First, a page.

As if having cancer isn’t awful enough, many of the things people say ― however well-meaning ― can really sting. Most friends and family are likely coming from a good place when they offer their sympathy or advice to someone with the disease. But as artist Matthew Mewhorter, who dealt with cancer himself, points out, these platitudes often don’t have their intended effect. “I don’t want them to feel pity or guilt, but just be better informed,” he told HuffPost.
In a recent interview with Forces TV, a U.K. Army channel, Prince Harry opened up about his experience with panic attacks, giving an honest description of what it’s like to deal with this mental health issue. “In my case, every single time I was in any room with loads of people, which is quite often, I was just pouring with sweat, my heart beating ― boom, boom, boom, boom ― literally, just like a washing machine,” he said.
Spending time outdoors when it’s sunny is linked with a mood boost... The gold standard on this subject is a 2004 University of Michigan study that found people who spent at least 30 minutes outside in pleasant weather — either by taking a trip to warmer climates in the winter months or by taking advantage of a newly warm spring day in the park — had happier moods. And in corroborating research, a 2014 UM study found that being outside could lead to a better mindset and reduced stress.
Muck Rack makes it simple to find people, tweets, or articles that mention any name, keyword, company, hashtag etc. We've compiled this guide to help you make the most of your search.
Selecting a term
Start searching tweets, articles from media outlets, articles mentioned in tweets, journalists'
names, titles and bios with some suggested searches:
Companies or Topics (e.g. iPhone, Microsoft)
Phrases (e.g. "cloud computing") — use quotes to keep the terms together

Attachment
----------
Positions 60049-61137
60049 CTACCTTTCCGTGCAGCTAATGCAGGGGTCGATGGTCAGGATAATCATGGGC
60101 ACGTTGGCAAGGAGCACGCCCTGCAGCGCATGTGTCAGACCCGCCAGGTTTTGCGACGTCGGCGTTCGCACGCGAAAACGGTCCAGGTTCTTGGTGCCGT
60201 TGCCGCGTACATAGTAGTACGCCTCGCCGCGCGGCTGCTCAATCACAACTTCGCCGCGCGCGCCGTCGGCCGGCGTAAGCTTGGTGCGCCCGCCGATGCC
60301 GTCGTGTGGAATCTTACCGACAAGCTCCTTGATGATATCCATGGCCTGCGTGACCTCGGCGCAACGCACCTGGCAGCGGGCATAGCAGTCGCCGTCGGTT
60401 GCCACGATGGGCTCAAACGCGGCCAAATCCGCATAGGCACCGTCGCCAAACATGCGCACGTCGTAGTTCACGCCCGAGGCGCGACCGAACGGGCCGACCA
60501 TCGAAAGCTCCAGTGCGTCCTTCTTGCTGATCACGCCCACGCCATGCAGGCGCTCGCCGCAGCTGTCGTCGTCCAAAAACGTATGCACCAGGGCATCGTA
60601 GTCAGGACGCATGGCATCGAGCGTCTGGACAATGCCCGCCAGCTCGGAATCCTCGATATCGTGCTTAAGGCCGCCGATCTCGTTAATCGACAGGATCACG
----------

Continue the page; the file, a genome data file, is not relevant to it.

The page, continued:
Twitter handles (e.g. @username) — returns those who have mentioned or replied to
Names (e.g. "David Pogue")
Hashtags (e.g. #sxsw, #london2012)
Bio details (e.g. vegan, Olympics, father)
Muck Rack's Advanced Search allows for many boolean operators.
Find results that mention multiple specified terms, use AND or
+. For example, ensure each result contains both Elon Musk and Mark Zuckerberg by
searching Obama AND Romney or Obama + Romney.
Use the operators OR or , to broaden your search when you'd like either of
multiple terms to appear in results. (This is the default behavior of our search when no operators
are used.) For example, search for democrat OR republican to find results that refer to
Democrats and/or Republicans.
Use NOT or - to subtract results from your search. For
example, searching Disney will yield results about the Walt Disney Company as well as Walt Disney
World Resort. To exclude mentions of Disney World, search for Disney -World or Disney
When using one of these operators with a phrase, enclose it in quotation marks. For example, you can
find results about smartphones excluding Apple's iPhone 4S by searching smartphone -"iPhone
Exact case matching or punctuation
If you're searching for a brand name or keyword that relies on specific punctuation marks or capitalization, you can
find results that match your exact query by adding matchcase: before the keyword you're searching for, like matchcase:E*TRADE .
Use parentheses to separate multiple
boolean phrases. For example, to find journalists talking about having fun in Disney World or
Disneyland, search for ("disney world" OR disneyland) AND fun.
An asterisk can be used to search for any variation of a root word truncated by the asterisk. For example, searching for admin* will return results for administrator, administration, administer, administered, etc.
A near operator is an AND operator where you can control the distance between the words. You can vary the distance the near operation uses by adding a forward slash and number (between 0-99) such as strawberries NEAR/10 "whipped cream", which means the strawberries must exist within 10 words of "whipped cream".